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Chip Scale Review September • October • 2019


Innovation in inspection and metrology for new

manufacturing technologies

By Scott Jewler

[SVXR, Inc.]

n 1984, KLA i nt roduced t he

2020 Wafer Inspector. With this

innovation, the wafer fabrication

i ndust r y began the t ransit ion f rom

the manual optical inspection of the

time to today’s artificial intelligence-

powe r ed fab -wide proce s s cont rol

with feedback and feedforward loops.

Automatic inspection and metrology

have since become cor nerstones of

wafer manufacturing with as many as

three out of ten process steps dedicated

to inline monitoring.

I n s e m i c o n d u c t o r p a c k a g i n g ,

au t oma t e d op t i c a l i n s p e c t ion h a s

b e e n w i d e l y d e p l oye d . Howe ve r,

because critical interconnect features

are frequently optically obstr ucted,

this technique is unable to provide

feedback on the performance of core

processes such as f lip-chip bonding.

As i nt e rcon nect densit y cont i nue s

t o i n c r e a s e , a n d a s i n c r e a s i n g l y

complex and multi-layered assembly

t e ch nolog ie s a r e w i del y a dop t e d ,

and as market tolerance of process

escapes and field failures diminishes,

it has become clear that transmissive

i n s p e c t i o n a n d m e t r o l o g y o f

semiconductor assembly processes is

needed to increase yields, lower costs,

and eliminate escapes.

Ac o u s t i c m i c r o s c o p y, m i c r o -

focu s X- r ay, mag ne t ic r e sona nc e ,

and i n f ra red ( IR) technolog ies a re

all finding their ways into packaging

f a c t o r ie s . Wh i le e a ch t e ch nolog y

serves a useful purpose, none offer the

combination of speed, sensitivity, and

resolution needed for inline continuous

process monitoring.

A newly developed high-resolution

automatic X-ray inspection (HR-AXI)

technology overcomes these limitations.

Combi ned with advanced ar tif icial

intelligence algorithms, 100% inline

inspection and metrology of critical

optically obstructed features can now

be accomplished.

Why use HR-AXI for advanced


Interconnect densit y in advanced

packag i ng is i nc rea si ng at a r apid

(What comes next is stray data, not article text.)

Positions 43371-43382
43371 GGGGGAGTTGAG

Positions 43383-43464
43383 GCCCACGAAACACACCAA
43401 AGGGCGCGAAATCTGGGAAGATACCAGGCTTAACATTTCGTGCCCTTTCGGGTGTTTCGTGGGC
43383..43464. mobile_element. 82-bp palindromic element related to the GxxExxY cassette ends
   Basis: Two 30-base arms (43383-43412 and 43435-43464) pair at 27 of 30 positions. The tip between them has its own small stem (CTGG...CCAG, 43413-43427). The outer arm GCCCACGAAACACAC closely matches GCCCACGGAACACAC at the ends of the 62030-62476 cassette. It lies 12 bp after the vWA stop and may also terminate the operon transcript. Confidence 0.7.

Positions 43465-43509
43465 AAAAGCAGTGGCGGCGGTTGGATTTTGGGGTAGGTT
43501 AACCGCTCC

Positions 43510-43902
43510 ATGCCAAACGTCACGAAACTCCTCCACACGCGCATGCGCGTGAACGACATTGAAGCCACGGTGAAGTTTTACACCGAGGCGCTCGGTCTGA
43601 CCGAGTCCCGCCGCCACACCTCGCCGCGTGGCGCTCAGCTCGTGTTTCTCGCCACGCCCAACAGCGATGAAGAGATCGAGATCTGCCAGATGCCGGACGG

pace. 2.5D packages with hundreds of

thousands of solder joints are shipping

in volume. Complex system-in-package

(SiP) modules now include integrated

shielding, multiple active components,

finely spaced passive components, and

double-sided surface mount technology.

At the same time the interconnect

density has been increasing, the market

has grown much more unforgiving of

quality escapes and field failures. Social

media brings unrelenting attention to

new technology and blockbuster product

releases and rapidly amplifies reports of

any issues in performance or reliability.

A sma l l qu a nt it y of f ield fa i lu r e s

can redistribute billions of dollars of

market share.

Meanwhile, electronic devices take

on more and more responsibility for

human safety. Assisted and autonomous

driving depend on device reliability.

Wh i le r edu nd a ncy ca n r educe t he

risk of functional failure, the cost of

recalls and repairs only increases with

additional devices.

How does HR-AXI add value?

Ultimately, value determines if an

inspection or metrology step will be

added to the manufacturing process flow

or not. How does HR-AXI add value? HR-

AXI increases process tool utilization.

Typically, a sample is prepared after a

maintenance event or shift change and

moved to the lab for analysis. Depending

on the process and event, the process tool

may idle while the quality of the set-up

sample is confirmed. This confirmation

may be done by conventional X-ray or

cross sectioning, but either way, the

production capacity of the idled tool is

lost while waiting for the quality check

to be performed. HR-AXI eliminates the

need for offline process set up checks by

monitoring product quality immediately

and continuously on the production floor.

HR-AXI also improves cycle time.

Manufacturing cycle time drives agility

and efficiency in manufacturing. Shorter

cycle times mean less inventory carrying

cost, better responsiveness to demand

signal changes, and improved absorption

of overhead. By continuously monitoring

product quality at key process steps,

lots move more quickly through the

manufacturing line. Cycle time can be

optimized and savings captured.

Fu r t he r mor e, HR-AXI imp rove s

product quality and reliability. Statistical

process control (SPC) is effective at

minimizing variation due to common

causes of variation. Unfortunately, not all

causes of variation are common. Special

or assignable causes also exist and these

are not typically exposed by conventional

SPC techniques. As advanced packaging

process requirements get more restrictive,

it is also common to find cases where

proce s s capabi l it y is ma rg i na l t o,

or incapable of meeting, the design

spe ci f icat ion. A ma rg i na l proce s s

may be in control, but still produce

an unacceptable number of defective


Flip-chip contact non wets (CNW)


Figure 1

) are a particular concern.

Frequently occurring randomly, these

defects are very difficult to detect with

conventional techniques. Because they

often have assignable causes, SPC is


Figure 1:

Normal joint vs. contact non wet.